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Paysandú (Uruguay)

Last modified: 2013-06-19 by francisco gregoric
Keywords: paysandú | arerunguá | artigas (josé gervasio) | mburucuyá flower | flower | giordano (silvio) |
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[Paysandu flag]
Central symbol by Diego Soares de Lima Cavestany , 11 Oct 2004
Image by Francisco Gregoric, 12 Oct 2004
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Description of the flag

This flag has three horizontal stripes: blue-white-blue, with one red thin stripe over each blue stripe. In the centre of the white stripe there is a flower: the mburucuyá flower (Passiflora coerulea). The mburucuyá flower has three pistils that represent the three historical defences of Paysandú City. In popular tradition the mburucuyá flower, called "La Pasionaria" (Passion-flower), symbolizes the Passion of the Lord: the spined crown, the three nails with Jesus was crucified and the five stigmas that injured him.
Diego Soares de Lima Cavestany, 11 Oct 2004

Paysandú flag was first raised on 2 June 1992, and it was designed by Silvio Giordano. The design is based on a Federalist flag used during early 1815, in José Artigas' camp in Arerunguá.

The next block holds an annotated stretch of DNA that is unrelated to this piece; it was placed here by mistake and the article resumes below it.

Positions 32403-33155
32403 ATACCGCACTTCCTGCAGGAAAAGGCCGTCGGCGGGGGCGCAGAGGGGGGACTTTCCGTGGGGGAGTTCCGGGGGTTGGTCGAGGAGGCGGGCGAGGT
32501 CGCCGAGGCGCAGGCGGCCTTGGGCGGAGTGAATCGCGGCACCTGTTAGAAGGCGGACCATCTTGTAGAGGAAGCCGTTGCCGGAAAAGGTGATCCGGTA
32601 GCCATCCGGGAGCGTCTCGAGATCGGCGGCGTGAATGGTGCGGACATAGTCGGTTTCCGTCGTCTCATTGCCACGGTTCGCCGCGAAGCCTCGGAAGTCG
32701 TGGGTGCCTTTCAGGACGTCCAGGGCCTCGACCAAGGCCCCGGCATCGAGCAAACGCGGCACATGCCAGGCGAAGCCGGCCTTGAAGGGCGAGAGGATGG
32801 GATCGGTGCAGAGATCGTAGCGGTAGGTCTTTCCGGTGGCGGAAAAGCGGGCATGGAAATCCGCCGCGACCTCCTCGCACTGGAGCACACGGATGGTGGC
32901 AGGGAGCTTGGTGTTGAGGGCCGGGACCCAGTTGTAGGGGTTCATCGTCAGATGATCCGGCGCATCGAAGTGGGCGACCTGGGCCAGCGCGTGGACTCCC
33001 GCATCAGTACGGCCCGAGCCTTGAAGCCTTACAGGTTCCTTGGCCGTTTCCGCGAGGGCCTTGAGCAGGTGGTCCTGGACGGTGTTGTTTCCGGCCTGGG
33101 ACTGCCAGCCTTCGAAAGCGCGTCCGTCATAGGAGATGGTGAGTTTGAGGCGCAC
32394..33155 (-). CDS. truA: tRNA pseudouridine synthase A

Some Argentine authors say that this flag was used as the first Provincial flag of Corrientes also. In Uruguay that historical flag is known as "Flag of the League of the Free Peoples", or just "Arerunguá Flag"

The differences with the historical flag are the central symbol added to the central white stripe in Paysandú flag and the proportions: in present day flag the white stripe is wider than in the 1815 flag.

The proportions of the Paysandú flag are 1+1+1+6+1+1+1. The white stripe is twice the wide of a blue stripe (with red stripe included).
Francisco Gregoric, 12 Oct 2004